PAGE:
|1.||real tennis the sloping buttress on one side of the receiver's end of the court|
|2.||a small round embroidery frame, consisting of two concentric hoops over which the fabric is stretched while being worked|
|3.||embroidered work done on such a frame|
|4.||a sliding door on desks, cabinets, etc, made of thin strips of wood glued side by side onto a canvas backing|
|5.||architect a wall that is circular in plan, esp one that supports a dome or one that is surrounded by a colonnade|
|7.||to embroider (fabric or a design) on a tambour|
|[C15: from French, from tabour|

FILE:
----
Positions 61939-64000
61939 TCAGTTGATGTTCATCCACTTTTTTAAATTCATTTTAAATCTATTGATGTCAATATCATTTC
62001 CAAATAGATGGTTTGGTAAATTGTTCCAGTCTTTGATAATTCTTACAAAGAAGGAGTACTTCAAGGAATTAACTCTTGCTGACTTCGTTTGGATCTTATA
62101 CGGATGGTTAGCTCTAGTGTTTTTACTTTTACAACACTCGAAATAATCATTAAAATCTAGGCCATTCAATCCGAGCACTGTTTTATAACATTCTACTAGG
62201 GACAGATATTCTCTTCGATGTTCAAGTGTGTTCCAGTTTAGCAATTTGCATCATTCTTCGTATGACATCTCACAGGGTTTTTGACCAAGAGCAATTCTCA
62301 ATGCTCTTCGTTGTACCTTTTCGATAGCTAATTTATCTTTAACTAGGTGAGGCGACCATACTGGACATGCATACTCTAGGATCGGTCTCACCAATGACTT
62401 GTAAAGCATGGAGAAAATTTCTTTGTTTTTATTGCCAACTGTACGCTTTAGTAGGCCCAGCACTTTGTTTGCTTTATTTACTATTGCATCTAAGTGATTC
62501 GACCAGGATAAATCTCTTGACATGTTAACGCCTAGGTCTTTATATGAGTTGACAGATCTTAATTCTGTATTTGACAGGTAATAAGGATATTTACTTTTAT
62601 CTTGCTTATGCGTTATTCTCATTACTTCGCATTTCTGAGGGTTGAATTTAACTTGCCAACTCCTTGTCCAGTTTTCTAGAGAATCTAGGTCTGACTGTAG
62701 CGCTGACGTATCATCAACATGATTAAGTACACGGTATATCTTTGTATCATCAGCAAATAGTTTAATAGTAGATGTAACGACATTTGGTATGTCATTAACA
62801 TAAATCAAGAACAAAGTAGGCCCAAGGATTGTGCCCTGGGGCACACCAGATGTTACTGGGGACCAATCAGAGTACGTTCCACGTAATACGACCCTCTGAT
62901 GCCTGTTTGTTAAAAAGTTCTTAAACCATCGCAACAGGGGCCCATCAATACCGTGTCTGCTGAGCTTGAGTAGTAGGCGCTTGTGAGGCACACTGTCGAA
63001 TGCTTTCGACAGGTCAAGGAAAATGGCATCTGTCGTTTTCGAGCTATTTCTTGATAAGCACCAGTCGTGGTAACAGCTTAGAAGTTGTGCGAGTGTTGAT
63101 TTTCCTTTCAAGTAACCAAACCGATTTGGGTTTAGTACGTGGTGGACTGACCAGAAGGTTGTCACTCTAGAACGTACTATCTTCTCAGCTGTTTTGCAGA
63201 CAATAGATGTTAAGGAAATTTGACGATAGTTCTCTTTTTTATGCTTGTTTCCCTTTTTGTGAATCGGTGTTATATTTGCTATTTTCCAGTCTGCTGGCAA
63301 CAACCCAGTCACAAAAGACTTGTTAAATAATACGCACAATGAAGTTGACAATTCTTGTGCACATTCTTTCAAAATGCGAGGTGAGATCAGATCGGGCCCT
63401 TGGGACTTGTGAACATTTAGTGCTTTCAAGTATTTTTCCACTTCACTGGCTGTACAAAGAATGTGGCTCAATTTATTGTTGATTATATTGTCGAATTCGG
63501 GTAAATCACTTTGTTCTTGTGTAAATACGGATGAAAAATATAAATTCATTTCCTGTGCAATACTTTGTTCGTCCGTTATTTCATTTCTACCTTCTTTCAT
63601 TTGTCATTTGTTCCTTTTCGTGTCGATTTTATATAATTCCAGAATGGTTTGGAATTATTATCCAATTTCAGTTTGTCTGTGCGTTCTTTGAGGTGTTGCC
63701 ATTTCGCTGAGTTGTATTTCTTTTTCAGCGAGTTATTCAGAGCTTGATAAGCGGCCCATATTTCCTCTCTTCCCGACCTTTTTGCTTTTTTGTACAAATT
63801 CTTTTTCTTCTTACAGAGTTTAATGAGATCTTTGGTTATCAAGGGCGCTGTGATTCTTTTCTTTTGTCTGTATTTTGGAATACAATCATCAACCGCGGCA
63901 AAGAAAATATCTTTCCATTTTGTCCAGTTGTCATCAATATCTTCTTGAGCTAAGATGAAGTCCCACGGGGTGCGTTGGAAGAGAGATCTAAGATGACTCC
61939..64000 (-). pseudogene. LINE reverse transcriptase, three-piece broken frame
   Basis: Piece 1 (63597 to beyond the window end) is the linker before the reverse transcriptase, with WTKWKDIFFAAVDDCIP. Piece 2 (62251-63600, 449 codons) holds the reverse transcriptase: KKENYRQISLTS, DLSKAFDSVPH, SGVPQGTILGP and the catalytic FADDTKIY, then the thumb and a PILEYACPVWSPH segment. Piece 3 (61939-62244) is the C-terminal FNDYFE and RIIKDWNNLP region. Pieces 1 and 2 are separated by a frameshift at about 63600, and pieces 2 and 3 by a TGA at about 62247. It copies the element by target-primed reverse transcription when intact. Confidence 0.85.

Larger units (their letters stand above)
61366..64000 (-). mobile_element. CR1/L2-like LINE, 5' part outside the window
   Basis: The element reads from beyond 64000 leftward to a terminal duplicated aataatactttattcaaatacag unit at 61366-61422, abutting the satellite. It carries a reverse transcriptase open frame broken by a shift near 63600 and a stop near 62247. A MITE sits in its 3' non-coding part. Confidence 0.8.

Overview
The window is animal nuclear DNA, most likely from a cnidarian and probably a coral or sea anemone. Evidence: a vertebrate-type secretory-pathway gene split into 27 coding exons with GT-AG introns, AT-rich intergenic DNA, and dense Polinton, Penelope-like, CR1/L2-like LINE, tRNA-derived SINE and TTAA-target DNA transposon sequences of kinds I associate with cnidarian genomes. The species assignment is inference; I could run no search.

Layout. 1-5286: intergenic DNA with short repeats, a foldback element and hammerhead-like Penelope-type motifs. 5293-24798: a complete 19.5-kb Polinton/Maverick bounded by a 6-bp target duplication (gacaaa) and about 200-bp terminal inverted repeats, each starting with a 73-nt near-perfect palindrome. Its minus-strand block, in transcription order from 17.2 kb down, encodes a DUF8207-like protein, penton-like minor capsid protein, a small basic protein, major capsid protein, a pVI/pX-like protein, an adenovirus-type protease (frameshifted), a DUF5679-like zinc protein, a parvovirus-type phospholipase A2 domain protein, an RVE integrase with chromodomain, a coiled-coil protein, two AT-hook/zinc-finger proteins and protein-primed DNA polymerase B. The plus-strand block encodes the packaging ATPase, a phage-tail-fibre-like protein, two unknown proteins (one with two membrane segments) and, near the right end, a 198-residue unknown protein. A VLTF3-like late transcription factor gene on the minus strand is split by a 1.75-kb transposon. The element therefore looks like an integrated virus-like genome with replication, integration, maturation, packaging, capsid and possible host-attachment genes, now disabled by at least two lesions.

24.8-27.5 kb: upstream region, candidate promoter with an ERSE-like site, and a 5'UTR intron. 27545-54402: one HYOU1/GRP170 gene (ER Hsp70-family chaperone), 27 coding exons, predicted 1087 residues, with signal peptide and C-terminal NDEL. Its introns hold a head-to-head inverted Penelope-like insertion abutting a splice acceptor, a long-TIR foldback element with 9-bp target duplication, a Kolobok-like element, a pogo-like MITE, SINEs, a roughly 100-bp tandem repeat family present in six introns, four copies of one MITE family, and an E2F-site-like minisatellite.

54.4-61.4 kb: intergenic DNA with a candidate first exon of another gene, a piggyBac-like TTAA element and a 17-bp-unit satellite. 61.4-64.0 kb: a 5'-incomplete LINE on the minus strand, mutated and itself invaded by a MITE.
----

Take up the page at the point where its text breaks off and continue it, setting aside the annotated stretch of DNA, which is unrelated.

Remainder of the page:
embroidery worked on material that has been stretched taut on a tambour frame, which consists of two wooden hoops, one slightly larger than the other, fitting close together. The embroidery is worked with a needle or a tambour hook. When an expanse of material has to be covered that is too large for a fixed square frame, it is possible to do the work in stages on a tambour frame, stretching different portions of the material at a time. The frame is portable and suitable for carrying work around. Early examples of tambour work come from China, India, Persia, and Turkey. It was popular in Europe and the United States in the 18th and 19th centuries.
Learn more about tambour with a free trial on Britannica.com.